Prior to a Friday, Sept. 17 volleyball game between Tufts and Connecticut College, a Connecticut player tested positive for COVID-19. No Tufts athletes tested positive after the game.
Although it is unknown whether or not the player was vaccinated, Tufts varsity teams are only permitted to play schools with a vaccine mandate according to John Morris, the university’s director of athletics.
“With vaccines being widely available, a new protocol for this year is a policy of scheduling games only against institutions that require vaccinations (or requiring a waiver from the Tufts medical staff if we face an opponent that doesn’t mandate vaccinations),” Morris wrote in an email to the Daily.
Because of the vaccine mandate for Tufts athletes and their opponents alike, the quarantine procedures in the case of a positive COVID-19 test are vastly different from last year. Lucas Ferrer, a linebacker for the Tufts football team, hasn’t found the guidelines to be a problem thus far.
“At the end of the day, I feel like everyone’s really grateful to have the opportunity to play right now, [so] we’ll accept the inconveniences [of COVID-19 protocols] and just keep moving forward,” Ferrer, a junior, said.
Most of the procedures that the athletic department is following align with the overall policies of the university, the conference and NCAA guidelines. Morris said that his colleagues in athletics have done an excellent job in minimizing the effects of COVID-19 among sports teams.
“Like last year, our Athletics staff, coaches and student-athletes are following the COVID protocols issued by the University, the NESCAC and the NCAA,” Morris said. “We are pleased that our sports medicine team has been able to monitor very closely the twice-per-week testing of student-athletes to support the university’s efforts to identify positive cases early and help reduce spread.”
Women’s Volleyball Head Coach Cora Thompson found that despite the situation the team faced while playing Connecticut, the protocols in place were effective in ensuring the game could be played without sacrificing the safety of the players and staff.
“When situations like this come up, the directors of Sport Medicine on both campuses directly connect about the concern at hand and make sure to agree with a plan that complies not only with institutional policies but also conference policies,” Thompson wrote in an email to the Daily.
Specifically for the volleyball team, Tufts policies differ, as it is the only fall sport to be played indoors. However, masking rules can become slightly ambiguous depending on the opponents.
“The NESCAC conference has agreed that we can play ‘NBA style’ meaning players on the court can be mask free if they choose but the full coaching staff, bench and support staff … and fans … must remain masked full time,” Thompson said. “As a general guideline this year, the institution with the most restrictive COVID policy will be the school that determines game day protocol.”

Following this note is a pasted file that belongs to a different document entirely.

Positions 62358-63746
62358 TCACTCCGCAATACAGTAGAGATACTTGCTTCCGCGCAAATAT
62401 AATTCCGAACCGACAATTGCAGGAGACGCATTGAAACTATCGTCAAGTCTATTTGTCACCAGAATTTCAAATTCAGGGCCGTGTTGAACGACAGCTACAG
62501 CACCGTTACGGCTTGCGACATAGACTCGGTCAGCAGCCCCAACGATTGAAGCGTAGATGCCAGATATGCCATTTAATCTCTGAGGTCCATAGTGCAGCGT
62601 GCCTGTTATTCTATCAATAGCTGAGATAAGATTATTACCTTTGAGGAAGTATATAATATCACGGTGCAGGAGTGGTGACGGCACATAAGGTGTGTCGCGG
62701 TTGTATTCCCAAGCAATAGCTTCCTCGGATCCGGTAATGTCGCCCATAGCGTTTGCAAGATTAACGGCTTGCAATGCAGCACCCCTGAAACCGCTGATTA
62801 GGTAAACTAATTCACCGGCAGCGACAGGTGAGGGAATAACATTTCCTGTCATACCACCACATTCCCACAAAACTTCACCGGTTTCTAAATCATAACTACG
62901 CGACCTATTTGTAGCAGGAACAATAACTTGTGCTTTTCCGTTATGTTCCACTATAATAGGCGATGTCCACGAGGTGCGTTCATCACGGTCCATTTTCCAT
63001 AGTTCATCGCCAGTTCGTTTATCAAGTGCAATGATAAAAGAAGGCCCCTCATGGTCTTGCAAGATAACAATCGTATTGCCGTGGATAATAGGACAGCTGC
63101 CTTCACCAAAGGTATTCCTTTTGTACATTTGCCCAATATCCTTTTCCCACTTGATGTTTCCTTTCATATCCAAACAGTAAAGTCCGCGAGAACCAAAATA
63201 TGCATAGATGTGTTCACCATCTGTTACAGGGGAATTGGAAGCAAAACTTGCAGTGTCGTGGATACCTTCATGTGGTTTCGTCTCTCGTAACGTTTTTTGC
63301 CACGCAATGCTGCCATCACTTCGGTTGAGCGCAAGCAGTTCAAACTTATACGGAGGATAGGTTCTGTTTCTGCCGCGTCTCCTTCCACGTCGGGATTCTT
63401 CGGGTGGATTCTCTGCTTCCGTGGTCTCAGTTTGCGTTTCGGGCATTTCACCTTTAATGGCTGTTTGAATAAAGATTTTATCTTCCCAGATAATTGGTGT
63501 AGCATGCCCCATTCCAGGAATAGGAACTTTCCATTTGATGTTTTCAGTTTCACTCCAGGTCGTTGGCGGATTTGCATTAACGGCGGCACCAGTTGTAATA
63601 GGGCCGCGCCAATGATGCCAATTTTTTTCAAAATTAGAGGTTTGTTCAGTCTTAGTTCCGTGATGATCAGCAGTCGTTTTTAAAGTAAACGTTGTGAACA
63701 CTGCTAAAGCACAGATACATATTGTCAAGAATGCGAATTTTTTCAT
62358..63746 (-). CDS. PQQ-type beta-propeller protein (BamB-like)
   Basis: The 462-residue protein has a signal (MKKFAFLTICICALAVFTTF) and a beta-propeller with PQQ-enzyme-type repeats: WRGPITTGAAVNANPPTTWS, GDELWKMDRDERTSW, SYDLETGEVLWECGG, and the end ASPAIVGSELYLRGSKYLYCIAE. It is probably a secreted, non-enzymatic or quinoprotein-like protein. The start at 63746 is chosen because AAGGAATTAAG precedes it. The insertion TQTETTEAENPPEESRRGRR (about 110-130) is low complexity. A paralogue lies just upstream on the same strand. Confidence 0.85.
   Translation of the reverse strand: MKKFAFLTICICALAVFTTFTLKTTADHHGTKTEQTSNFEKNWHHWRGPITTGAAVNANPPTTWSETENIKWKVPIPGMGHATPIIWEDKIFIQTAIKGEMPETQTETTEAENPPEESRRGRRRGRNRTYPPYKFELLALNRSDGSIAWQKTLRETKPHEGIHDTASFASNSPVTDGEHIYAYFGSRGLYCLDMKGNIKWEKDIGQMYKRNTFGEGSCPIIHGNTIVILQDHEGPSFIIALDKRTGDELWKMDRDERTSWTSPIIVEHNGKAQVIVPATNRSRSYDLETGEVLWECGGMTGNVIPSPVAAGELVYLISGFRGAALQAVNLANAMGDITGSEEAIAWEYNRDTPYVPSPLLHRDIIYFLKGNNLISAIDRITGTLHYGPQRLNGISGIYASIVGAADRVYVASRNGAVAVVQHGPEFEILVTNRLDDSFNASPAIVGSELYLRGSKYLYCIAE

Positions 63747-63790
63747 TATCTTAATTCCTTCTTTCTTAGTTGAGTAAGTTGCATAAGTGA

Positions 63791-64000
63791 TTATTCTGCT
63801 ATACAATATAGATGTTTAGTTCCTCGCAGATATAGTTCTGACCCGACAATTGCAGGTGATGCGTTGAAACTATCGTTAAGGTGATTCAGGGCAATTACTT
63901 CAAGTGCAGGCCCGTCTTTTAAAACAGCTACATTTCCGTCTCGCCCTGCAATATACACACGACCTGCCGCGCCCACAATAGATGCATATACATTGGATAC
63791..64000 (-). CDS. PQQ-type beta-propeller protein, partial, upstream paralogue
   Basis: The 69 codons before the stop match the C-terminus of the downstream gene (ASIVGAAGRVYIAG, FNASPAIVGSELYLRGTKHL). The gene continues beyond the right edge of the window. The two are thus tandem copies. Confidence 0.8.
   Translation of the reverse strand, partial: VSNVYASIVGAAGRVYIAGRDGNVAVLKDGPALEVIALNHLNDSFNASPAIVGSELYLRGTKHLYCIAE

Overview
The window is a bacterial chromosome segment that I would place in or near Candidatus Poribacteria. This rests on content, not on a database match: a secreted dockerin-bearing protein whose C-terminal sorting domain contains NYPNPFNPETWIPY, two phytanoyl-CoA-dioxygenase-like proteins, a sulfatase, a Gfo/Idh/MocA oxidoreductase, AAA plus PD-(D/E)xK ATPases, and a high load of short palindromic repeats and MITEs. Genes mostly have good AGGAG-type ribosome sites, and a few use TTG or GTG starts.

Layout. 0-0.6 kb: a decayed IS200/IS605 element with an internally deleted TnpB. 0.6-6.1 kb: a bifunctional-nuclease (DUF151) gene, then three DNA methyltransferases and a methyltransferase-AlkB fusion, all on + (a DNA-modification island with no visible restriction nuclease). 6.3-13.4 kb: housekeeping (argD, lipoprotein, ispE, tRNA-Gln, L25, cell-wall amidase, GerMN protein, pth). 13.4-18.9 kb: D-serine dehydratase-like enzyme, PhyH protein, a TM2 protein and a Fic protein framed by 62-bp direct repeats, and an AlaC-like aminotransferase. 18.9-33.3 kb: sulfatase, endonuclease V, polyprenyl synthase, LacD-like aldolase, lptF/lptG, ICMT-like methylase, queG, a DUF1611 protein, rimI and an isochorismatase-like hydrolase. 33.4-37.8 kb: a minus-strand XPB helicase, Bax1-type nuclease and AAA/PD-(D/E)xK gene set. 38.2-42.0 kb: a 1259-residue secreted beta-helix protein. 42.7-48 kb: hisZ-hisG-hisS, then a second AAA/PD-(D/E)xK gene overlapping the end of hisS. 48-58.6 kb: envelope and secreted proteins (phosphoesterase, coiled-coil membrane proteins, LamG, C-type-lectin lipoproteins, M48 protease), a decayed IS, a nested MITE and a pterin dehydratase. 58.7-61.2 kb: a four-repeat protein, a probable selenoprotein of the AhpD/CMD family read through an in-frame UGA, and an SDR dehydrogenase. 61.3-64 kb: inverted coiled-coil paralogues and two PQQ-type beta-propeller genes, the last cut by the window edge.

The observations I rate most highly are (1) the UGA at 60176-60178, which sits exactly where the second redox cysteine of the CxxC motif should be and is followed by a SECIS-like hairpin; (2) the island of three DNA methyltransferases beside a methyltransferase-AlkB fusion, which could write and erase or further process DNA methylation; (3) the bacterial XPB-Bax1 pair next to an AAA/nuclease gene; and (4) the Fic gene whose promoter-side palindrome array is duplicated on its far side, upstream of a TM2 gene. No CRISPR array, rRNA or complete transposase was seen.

For Ferrer, missing game and practice time is a big risk with the current protocols. However, he said that it’s necessary to keep the community safe.
“And also, if anyone gets sick, COVID or non-COVID, they’re not allowed to participate in practice or anything like that,” Ferrer said. “I feel like everyone’s doing their job, trying to make sure that everyone stays safe.”
For Thompson, many of the protocols in place are dependent on the players staying safe and making the right decisions off the court.
“During this pandemic our actions directly affect our teammates, coaches and support staff so we are having to be more mindful than we have ever had to be with our social choices and off campus exposure decisions,” Thompson said. “Our health and well-being is tied closer together than it has ever been and that is a challenge.”
So far this fall, Tufts has been able to minimize the effect of COVID-19 on in-season teams, but the same cannot be said for its opponents. On Saturday, Sept. 25, the Tufts field hockey team had a game against Colby College canceled due to COVID-19 cases in Colby’s program.
Overall, there is a sense of gratitude from the fall sports programs, as they lost their entire season to COVID-19 last year.
“At the end of the day, we are so grateful to have our good health while practicing and competing so you won’t hear many complaints from us at all,” Thompson said.
As winter sports approach, the question remains of how Tufts will continue to limit the spread of COVID-19 in its athletic department, despite all sports moving indoors. Morris said that the best way forward is to continue following the guidance of the university.
“Athletics will continue to follow the guidance of the campus medical professionals when it comes to indoor winter sports,” Morris said. “At this point, we anticipate that everyone in the indoor venues … will be required to wear face coverings at all times, except for the vaccinated competitors while actively warming up and competing.”